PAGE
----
[Note: now Updated w/ 2011-2012 Presidential Masterpieces].
Upper Deck’s annual offering of Goodwin Champions trading cards is different than most other card sets on the market. At it’s core, it may be considered a “sports card” set, but it’s also rich in history and art. Upper Deck’s first offering of Goodwin Champions was in 2009.
Upper Deck has been making sketch cards for years, starting with Disney Treasures in 2003, and Marvel Masterpieces in 2007. When they got to the 2011 offering of Goodwin Champions, they changed the entire industry. Instead of simple sketch cards, they commissioned mini-Masterpieces. The commissioned original, hand-painted images of all 43 Presidents, called “Goodwin Masterpieces Presidential Series.” The main artist was Jared Kelley, and each of the 43 presidents had 10 painted cards (for a total of 430 sketch cards). Super-Collector Matt Wheeler put together the only know set of all 43.
The following year, 2012 Goodwin Champions released “1888 Original Art cards.” Similarly, it was a set of 50 cards with 10 copies each (500 total cards) of legendary baseball players like Cap Anson and King Kelly.
The 2013 set moved to famous works of art, and called these new painted sketch cards the “Art of the Ages.” These were recreations of museum masterpiece paintings recreated in fine detail. There were only 298 total cards, each unique.
In a 2013 interview, Grant Sandground (the then Director of Product Development) said, “I have been involved in trading cards my whole life,” Sandground said. “When we saw the finished product come in, I could comfortable say they were the coolest cards I have ever seen. Internally, everyone who worked on this project, I don’t think I have ever seen them so excited. We were all pinching ourselves.” Upper Deck employed about 10 artists to create the Art of the Ages cards that included such masterpieces as the Mona Lisa or Creation of Adam – iconic pieces of art that people the world over recognize.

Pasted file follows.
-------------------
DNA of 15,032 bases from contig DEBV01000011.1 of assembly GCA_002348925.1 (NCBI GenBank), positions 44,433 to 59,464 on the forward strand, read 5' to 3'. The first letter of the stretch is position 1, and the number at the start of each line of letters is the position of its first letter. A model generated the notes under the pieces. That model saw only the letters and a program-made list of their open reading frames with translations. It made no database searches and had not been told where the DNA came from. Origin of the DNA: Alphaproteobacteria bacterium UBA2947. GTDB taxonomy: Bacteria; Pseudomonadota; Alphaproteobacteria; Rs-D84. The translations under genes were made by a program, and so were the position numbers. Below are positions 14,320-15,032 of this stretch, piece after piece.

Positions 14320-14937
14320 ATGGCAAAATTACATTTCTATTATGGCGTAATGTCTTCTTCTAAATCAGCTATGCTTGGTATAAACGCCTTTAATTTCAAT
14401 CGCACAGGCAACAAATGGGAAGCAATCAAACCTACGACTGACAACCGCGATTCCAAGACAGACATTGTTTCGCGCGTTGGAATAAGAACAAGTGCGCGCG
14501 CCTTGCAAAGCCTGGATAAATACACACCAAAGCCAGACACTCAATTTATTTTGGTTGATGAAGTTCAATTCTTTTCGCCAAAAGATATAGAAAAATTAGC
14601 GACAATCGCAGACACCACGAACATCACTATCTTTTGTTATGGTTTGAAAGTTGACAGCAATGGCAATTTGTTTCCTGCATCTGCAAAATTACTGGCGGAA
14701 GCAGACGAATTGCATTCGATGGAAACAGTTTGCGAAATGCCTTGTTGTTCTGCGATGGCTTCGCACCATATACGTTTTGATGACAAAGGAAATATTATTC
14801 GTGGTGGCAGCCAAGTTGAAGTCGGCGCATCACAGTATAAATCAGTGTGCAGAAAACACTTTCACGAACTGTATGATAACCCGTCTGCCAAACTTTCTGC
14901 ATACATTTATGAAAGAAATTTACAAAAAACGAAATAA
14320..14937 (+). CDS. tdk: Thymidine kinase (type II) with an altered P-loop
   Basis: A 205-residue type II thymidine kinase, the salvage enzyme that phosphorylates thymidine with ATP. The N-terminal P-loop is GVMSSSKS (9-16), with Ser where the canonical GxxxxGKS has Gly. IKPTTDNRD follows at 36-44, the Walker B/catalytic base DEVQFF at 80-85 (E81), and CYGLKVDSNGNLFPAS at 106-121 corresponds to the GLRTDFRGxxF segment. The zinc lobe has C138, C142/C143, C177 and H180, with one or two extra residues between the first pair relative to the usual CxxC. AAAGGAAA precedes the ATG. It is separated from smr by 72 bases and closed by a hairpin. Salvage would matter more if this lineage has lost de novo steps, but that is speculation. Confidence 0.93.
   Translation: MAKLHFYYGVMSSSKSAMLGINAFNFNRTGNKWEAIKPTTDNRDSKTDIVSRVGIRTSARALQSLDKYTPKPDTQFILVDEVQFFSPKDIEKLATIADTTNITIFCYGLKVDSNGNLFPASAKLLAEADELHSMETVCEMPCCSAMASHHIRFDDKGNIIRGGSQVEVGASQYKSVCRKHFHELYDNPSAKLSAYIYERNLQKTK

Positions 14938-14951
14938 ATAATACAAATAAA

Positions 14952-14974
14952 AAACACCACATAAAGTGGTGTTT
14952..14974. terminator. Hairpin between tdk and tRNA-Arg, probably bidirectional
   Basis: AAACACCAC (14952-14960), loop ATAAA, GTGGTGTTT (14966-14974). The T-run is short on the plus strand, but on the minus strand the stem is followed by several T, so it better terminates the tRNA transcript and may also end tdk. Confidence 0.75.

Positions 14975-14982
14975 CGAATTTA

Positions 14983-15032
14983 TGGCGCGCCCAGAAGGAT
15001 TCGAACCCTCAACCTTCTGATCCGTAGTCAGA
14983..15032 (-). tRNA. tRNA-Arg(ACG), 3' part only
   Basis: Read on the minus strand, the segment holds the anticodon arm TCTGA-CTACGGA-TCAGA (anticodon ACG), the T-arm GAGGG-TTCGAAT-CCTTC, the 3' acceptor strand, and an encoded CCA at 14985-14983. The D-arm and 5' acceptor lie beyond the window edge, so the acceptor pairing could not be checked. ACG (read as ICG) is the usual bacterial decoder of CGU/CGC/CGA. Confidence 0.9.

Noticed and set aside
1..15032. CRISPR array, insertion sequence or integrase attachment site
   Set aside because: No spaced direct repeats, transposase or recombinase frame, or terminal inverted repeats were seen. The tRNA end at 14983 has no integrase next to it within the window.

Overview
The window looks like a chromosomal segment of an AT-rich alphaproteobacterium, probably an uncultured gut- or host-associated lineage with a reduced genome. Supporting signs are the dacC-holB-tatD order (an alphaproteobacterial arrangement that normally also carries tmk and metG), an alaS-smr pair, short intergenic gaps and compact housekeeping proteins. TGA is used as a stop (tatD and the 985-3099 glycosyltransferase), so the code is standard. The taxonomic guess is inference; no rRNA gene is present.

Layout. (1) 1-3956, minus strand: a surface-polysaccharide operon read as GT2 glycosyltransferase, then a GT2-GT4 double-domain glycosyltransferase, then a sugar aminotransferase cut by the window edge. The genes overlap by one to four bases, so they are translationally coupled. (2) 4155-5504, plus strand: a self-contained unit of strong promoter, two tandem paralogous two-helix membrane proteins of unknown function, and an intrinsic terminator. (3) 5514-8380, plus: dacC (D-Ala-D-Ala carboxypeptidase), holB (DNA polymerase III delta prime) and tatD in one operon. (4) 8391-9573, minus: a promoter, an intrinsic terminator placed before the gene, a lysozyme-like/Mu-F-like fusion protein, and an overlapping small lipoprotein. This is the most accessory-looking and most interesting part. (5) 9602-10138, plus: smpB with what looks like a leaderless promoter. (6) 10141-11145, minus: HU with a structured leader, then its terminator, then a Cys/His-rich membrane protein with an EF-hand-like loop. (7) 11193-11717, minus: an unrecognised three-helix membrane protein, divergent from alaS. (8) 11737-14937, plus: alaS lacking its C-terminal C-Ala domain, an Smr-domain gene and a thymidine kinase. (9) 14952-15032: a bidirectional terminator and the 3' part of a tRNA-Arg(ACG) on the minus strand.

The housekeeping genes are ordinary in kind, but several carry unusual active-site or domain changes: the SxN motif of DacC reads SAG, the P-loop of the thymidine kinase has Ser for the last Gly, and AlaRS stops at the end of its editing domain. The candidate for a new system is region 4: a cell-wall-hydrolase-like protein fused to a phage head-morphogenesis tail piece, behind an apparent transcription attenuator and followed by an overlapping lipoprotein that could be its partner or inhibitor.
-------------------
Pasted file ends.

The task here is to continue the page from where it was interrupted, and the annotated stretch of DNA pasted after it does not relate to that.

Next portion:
In 2014, the Art of the Ages returned with original art cards that recreate classic paintings. Goodwin Masterpieces Art of the Ages continued with 300 new paintings. Some of the additions include Vincent Van Gogh’s Café Terrace at Night, Picasso’s Old Guitarist and Cezanne’s The Card Players.
In 2015, Upper Deck Goodwin Champions was originally slated to be the final release for Goodwin Masterpieces Art of the Ages Paintings. Up to 300 new cards were included, featuring new renditions of classic paintings from Claude Monet, Edvard Munch, Paul Gauguin, Camille Pissarro and Michelangelo.
After a couple of years of recreating famous paintings, 2016 Goodwin Masterpieces took a different approach. Alice’s Adventures in Wonderland Painted Booklets were created. They include high-end pieces of painted artwork illustrating key parts from that particular book. The set has 21 cards that are arranged according to how the story unfolds. Each is numbered to 10 (for a total of just 210 painted cards). — Below shows the only set of 10 painted copies of “Chapter 1.”
In 2017, after delving into Alice in Wonderland (in the 2016 set), this time The Wonderful World of Oz is featured. The full set again has 21 different cards, each limited to ten copies. Like sketch cards, the art is done directly on each card (only these aren’t sketches, but rather full-on paintings in booklet form). I know that at least two of the contributing artists were Antoinette Sajaf, and Ken Joudrey.